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Chęciny Castle

At the foot of a small town of Chęciny, it is difficult not to notice the majestic towers casting long shadows directly from the top of a rocky hill. This threesome of silent guards in the Świętokrzyskie region belongs to the former royal residence; only its picturesque ruins survived. The medieval stronghold in Chęciny, located on the road from Cracow to Warsaw, had an opportunity to play many roles in Poland’s history – as an inaccessible stronghold, a safe place for royal treasures or a prison for known prisoners. After several cruel wars of the 17th century, this semi-destroyed castle was abandoned for a long time; and it was not until the renovation in the last decades which gave Chęciny Castle an opportunity to regain its former fame.

History of Chęciny Castle

The end of the 13th century/the beginning of the 14th century is believed to be the most probable date of building this stronghold in the town of Chęciny, when Wenceslaus II of the Přemyslid dynasty, the son of a Czech king, was the king of Poland. A written note about the castle appeared in documents from 1306, when Władysław the Short returned from exile after the unexpected death of Wenceslaus II and took over Cracow, promising to the Chapter of Cracow to give back the Castrum (stronghold) of Chęciny with surrounding villages. However, as early as in the summer of 1307, suspecting Cracow's Bishop Jan Muskat of plotting, he took the stronghold and transformed it into an important political and military state centre.

In the first half of the 14th century knights from Lesser Poland and Greater Poland, dignitaries and officials arrived several times in Chęciny Castle at meetings which, according to some historians, became a model for developing later the Polish Sejm. In 1318, fearing the invasions of Teutonic knights, Archbishop Janisław sent treasures and sacred items from Gniezno Cathedral, which played a role of Poland's spiritual centre for many centuries, for safekeeping in the castle. Built in the times of Władysław the Short, also the castle chapel often gave shelter to the royal treasures. In 1331 an army gathered at the walls of Chęciny stronghold, which then set off for a bloody fight against the forces of Teutonic Order at Płowce. (more)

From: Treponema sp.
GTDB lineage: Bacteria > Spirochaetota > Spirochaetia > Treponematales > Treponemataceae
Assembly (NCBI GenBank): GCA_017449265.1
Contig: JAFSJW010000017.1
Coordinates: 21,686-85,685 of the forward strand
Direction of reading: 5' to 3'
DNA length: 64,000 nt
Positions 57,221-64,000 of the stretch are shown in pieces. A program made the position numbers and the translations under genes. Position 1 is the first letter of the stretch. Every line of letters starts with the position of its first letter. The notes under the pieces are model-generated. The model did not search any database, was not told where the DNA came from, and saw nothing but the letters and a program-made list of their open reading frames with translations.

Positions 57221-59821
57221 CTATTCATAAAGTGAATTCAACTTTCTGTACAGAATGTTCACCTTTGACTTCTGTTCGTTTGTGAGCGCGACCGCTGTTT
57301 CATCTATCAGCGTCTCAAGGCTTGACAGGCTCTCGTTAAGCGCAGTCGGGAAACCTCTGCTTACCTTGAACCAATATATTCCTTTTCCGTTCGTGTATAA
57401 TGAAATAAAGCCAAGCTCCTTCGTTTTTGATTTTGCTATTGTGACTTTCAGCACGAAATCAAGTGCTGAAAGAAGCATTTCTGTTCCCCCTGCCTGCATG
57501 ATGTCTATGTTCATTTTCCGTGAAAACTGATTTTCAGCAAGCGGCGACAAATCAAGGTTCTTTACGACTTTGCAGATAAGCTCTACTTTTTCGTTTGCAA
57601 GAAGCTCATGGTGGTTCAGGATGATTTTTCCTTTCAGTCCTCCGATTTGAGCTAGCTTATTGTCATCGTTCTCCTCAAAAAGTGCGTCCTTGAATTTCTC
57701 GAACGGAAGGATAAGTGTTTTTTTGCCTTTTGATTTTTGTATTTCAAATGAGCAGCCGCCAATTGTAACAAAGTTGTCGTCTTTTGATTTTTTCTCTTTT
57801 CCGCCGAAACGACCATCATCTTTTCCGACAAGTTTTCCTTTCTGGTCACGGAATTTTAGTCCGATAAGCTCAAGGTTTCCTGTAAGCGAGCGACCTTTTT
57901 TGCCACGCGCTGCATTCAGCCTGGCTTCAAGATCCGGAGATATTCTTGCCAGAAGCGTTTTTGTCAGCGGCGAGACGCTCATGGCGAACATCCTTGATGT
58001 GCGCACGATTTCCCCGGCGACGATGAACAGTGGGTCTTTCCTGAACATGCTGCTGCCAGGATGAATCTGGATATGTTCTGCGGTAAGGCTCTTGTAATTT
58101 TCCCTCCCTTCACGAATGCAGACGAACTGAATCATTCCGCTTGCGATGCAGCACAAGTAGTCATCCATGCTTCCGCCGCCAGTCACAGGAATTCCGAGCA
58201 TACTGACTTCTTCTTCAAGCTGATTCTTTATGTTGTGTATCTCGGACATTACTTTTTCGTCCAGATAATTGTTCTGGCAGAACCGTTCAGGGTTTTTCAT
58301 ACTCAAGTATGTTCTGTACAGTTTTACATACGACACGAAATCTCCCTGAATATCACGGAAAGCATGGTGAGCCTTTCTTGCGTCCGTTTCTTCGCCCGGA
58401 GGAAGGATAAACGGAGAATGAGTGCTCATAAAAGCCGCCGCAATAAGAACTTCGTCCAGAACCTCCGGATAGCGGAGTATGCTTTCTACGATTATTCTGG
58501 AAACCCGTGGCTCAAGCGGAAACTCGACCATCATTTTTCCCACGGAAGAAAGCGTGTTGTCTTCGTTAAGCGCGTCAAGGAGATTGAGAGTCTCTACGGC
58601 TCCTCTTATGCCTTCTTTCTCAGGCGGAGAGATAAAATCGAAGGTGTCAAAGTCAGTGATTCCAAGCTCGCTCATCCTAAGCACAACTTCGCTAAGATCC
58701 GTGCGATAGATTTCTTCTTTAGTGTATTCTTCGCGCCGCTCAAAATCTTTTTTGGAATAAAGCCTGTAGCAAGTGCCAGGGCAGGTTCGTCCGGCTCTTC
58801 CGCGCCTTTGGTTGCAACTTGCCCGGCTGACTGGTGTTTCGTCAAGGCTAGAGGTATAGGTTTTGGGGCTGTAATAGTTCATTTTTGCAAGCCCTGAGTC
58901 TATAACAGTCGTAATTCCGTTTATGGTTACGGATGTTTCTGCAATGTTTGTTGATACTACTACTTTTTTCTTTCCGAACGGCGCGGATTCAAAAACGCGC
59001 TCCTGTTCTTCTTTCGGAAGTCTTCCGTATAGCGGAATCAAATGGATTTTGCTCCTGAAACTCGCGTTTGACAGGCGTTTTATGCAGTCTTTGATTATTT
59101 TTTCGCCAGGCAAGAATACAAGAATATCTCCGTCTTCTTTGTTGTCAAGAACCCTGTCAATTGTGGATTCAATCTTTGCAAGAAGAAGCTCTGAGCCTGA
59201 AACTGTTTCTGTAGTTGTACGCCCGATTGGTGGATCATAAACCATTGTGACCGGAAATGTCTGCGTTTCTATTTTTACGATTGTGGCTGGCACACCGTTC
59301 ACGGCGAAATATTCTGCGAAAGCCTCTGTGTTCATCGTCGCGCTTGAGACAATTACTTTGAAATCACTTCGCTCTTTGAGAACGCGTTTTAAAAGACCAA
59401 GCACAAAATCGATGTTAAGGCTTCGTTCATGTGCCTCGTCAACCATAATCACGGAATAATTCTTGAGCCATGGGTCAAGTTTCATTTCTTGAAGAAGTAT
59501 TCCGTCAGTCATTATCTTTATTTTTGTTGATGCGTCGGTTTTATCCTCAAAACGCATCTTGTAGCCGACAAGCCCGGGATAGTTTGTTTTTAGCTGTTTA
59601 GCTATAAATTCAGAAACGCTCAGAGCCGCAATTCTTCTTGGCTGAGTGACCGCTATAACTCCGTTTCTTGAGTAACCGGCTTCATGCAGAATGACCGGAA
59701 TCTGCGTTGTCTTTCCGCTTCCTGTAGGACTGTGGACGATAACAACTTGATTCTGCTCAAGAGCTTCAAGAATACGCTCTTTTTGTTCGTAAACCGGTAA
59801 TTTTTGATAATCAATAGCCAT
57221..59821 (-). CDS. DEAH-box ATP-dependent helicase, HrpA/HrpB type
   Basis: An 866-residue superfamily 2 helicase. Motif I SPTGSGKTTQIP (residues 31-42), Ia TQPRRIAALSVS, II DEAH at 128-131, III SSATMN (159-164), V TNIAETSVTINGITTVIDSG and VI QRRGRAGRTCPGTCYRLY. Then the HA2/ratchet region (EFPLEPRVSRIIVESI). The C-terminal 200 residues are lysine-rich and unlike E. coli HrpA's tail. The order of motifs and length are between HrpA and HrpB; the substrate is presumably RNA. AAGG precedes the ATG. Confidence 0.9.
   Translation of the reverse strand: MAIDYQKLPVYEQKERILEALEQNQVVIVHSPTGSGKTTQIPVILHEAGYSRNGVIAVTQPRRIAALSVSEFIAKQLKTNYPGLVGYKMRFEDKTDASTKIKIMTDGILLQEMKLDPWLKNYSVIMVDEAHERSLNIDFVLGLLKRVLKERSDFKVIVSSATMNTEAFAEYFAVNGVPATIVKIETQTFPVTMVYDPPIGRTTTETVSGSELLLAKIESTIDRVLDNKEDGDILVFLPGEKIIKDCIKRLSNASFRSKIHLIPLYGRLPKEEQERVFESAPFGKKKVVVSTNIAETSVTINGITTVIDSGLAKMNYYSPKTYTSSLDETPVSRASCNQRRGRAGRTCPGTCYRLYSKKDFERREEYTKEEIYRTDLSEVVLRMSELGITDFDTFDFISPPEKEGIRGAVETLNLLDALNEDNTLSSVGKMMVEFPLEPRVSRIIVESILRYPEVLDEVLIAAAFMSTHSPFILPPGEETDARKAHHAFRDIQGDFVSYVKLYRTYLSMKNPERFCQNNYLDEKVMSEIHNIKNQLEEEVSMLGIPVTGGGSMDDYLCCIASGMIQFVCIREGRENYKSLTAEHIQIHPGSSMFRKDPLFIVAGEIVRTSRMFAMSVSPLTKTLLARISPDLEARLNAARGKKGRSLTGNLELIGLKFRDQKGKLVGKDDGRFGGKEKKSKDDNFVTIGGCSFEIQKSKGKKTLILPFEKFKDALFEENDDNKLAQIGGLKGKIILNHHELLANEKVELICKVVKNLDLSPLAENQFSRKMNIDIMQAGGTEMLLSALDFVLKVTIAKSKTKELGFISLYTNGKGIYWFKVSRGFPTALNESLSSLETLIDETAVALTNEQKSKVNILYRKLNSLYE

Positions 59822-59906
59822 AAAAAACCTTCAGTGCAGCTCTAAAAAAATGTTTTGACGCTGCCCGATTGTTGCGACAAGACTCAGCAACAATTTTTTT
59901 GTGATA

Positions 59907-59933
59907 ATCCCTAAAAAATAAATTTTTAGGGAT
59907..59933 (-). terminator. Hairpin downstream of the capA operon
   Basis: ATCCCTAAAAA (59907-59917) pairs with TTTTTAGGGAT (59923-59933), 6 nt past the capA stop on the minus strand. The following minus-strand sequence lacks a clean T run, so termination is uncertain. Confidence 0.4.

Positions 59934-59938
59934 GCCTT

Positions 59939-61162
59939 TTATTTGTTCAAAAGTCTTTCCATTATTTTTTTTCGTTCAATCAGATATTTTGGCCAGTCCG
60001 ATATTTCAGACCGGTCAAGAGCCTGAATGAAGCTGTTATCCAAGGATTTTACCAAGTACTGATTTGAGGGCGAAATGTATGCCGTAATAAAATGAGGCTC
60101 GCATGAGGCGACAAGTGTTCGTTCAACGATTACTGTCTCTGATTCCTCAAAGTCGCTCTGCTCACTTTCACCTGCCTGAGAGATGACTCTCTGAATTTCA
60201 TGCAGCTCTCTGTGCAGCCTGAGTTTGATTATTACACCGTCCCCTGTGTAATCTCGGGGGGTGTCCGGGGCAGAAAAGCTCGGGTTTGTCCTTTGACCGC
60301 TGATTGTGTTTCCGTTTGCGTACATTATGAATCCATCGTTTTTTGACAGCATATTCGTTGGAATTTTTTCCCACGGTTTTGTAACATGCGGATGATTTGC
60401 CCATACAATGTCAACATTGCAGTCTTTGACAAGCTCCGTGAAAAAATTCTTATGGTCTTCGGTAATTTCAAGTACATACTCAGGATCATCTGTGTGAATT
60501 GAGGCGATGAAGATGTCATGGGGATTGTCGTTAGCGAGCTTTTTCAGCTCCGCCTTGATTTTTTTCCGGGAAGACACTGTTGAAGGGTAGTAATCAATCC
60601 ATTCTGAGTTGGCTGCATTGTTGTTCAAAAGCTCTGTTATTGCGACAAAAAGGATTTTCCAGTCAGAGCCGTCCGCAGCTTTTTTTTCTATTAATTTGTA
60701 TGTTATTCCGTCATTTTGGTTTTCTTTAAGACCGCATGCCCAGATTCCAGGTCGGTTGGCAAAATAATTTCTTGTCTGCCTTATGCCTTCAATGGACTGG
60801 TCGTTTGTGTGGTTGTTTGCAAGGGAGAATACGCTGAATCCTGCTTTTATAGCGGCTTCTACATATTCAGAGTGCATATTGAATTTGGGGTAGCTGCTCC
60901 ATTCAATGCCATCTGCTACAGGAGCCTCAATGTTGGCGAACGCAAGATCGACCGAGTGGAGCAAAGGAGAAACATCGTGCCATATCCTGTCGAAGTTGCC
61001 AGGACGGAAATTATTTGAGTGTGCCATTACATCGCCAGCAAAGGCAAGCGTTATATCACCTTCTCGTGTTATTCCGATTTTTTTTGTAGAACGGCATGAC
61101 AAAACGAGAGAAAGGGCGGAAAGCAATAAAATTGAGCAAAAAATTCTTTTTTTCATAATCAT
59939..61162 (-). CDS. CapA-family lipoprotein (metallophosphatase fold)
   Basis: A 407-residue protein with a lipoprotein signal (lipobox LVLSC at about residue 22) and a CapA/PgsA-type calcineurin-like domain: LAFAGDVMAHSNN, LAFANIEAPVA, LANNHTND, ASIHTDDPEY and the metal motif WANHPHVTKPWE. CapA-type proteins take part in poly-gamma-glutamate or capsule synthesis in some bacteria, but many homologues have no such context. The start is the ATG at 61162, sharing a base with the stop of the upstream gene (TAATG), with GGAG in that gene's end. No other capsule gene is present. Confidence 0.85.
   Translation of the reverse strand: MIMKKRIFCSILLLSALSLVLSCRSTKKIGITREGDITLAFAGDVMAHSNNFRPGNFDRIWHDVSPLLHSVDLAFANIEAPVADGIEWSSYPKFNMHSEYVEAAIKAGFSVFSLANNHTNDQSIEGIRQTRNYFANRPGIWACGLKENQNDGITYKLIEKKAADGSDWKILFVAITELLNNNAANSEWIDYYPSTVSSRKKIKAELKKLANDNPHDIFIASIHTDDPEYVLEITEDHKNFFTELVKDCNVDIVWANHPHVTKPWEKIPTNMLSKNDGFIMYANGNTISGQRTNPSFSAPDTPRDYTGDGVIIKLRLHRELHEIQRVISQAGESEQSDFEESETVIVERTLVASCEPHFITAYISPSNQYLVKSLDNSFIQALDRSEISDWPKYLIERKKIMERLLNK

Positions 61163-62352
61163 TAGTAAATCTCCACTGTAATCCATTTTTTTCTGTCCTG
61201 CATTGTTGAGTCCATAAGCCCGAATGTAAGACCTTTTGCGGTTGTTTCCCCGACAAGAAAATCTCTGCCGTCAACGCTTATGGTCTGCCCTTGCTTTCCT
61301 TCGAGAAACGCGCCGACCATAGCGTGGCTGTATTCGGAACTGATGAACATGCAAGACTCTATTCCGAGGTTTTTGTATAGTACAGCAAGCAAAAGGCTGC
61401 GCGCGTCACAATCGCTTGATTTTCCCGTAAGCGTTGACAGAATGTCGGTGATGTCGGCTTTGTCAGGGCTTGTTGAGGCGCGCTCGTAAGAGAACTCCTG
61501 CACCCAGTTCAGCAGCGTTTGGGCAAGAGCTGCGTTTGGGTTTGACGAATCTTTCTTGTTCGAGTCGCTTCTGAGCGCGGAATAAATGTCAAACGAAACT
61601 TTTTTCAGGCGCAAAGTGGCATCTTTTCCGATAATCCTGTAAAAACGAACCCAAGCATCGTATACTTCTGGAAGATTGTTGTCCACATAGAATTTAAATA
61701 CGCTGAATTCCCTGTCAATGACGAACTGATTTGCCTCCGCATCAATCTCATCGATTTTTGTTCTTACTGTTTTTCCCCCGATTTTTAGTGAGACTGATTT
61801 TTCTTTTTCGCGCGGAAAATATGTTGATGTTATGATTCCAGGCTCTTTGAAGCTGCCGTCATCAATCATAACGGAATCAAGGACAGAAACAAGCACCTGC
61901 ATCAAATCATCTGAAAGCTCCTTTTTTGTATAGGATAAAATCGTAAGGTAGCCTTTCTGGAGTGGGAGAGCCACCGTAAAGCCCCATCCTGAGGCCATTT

What can you see there?

In the spring of 2013 the reconstruction of Chęciny stronghold entered another phase. During the reconstruction archaeologists discovered foundations of a tower which was not known earlier and it is possible that this is the oldest existing element in the castle. During a trip across the castle, you can see with your own eyes how the individual castle parts built in different centuries differ in terms of colours and construction materials – the original walls of local grey limestone were then enlarged with light sandstone and red brick. The courtyard is surrounded with a nine-metre defensive wall with arrow slits for soldiers. You can see a gallery jutting out of a part of the wall where executions used to take place.

The castle premises are divided into two parts – the Upper Castle and the Lower Castle called the Barmkin. The Upper Castle is protected with two towers and two-metre-thick stone walls, while the Lower Castle, a spacious courtyard, is crowned with a quadrangular tower and a Gothic vaulted gate. In the middle of the castle courtyard you can see a deep opening carved in rock at the depth of a hundred metres. Historians believe that this well was once connected through an underground passage to St. Bartłomiej Church, which is located in front of the castle entry, near the Entry Gate.

You can admire the beauty of picturesque surroundings around the castle from the East Tower, where a view circus is located today: the old town of Chęciny, the forested mountainsides of the Świętokrzyskie Mountains and the distant peaks of Poland's Tatras. Costume parties dedicated to various historic events are often held behind the castle walls. The enthusiasts of colourful experiences will certainly enjoy a night walk across the castle shrouded in unique and mysterious colours.

Zamek Królewski Chęciny from on Vimeo.

You can visit Chęciny Castle:

January-February, November-December - from 09:00 a.m. to 3:00 p.m.
March - from 09:00 a.m. to 4:00 p.m.
April - from 09:00 a.m. to 6:00 p.m.
May-June, September - from 09:00 a.m. to 7:00 p.m.
July-August - from 09:00 a.m. to 8:00 p.m.
October - from 09:00 a.m. to 5:00 p.m.